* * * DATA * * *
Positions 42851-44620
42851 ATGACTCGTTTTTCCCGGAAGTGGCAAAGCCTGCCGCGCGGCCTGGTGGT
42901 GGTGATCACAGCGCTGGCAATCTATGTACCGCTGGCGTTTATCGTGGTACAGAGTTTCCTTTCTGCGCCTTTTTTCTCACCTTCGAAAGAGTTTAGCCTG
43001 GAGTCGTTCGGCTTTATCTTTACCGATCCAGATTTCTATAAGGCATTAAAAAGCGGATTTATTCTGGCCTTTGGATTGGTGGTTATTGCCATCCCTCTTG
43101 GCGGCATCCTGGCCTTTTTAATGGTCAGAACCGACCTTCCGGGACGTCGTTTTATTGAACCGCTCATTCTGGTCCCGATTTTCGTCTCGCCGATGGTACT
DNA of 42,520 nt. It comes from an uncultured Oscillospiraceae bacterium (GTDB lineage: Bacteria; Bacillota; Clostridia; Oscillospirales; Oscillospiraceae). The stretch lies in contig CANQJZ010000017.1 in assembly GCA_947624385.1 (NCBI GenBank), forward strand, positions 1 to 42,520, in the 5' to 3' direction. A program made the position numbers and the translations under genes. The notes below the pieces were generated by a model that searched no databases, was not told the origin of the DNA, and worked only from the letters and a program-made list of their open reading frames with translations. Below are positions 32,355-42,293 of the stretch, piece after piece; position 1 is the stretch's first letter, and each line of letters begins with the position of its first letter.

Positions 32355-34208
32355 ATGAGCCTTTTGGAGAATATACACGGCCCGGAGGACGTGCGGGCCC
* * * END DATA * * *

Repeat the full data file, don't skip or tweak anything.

Positions 42851-44620
42851 ATGACTCGTTTTTCCCGGAAGTGGCAAAGCCTGCCGCGCGGCCTGGTGGT
42901 GGTGATCACAGCGCTGGCAATCTATGTACCGCTGGCGTTTATCGTGGTACAGAGTTTCCTTTCTGCGCCTTTTTTCTCACCTTCGAAAGAGTTTAGCCTG
43001 GAGTCGTTCGGCTTTATCTTTACCGATCCAGATTTCTATAAGGCATTAAAAAGCGGATTTATTCTGGCCTTTGGATTGGTGGTTATTGCCATCCCTCTTG
43101 GCGGCATCCTGGCCTTTTTAATGGTCAGAACCGACCTTCCGGGACGTCGTTTTATTGAACCGCTCATTCTGGTCCCGATTTTCGTCTCGCCGATGGTACT
DNA of 42,520 nt. It comes from an uncultured Oscillospiraceae bacterium (GTDB lineage: Bacteria; Bacillota; Clostridia; Oscillospirales; Oscillospiraceae). The stretch lies in contig CANQJZ010000017.1 in assembly GCA_947624385.1 (NCBI GenBank), forward strand, positions 1 to 42,520, in the 5' to 3' direction. A program made the position numbers and the translations under genes. The notes below the pieces were generated by a model that searched no databases, was not told the origin of the DNA, and worked only from the letters and a program-made list of their open reading frames with translations. Below are positions 32,355-42,293 of the stretch, piece after piece; position 1 is the stretch's first letter, and each line of letters begins with the position of its first letter.

Positions 32355-34208
32355 ATGAGCCTTTTGGAGAATATACACGGCCCGGAGGACGTGCGGGCCC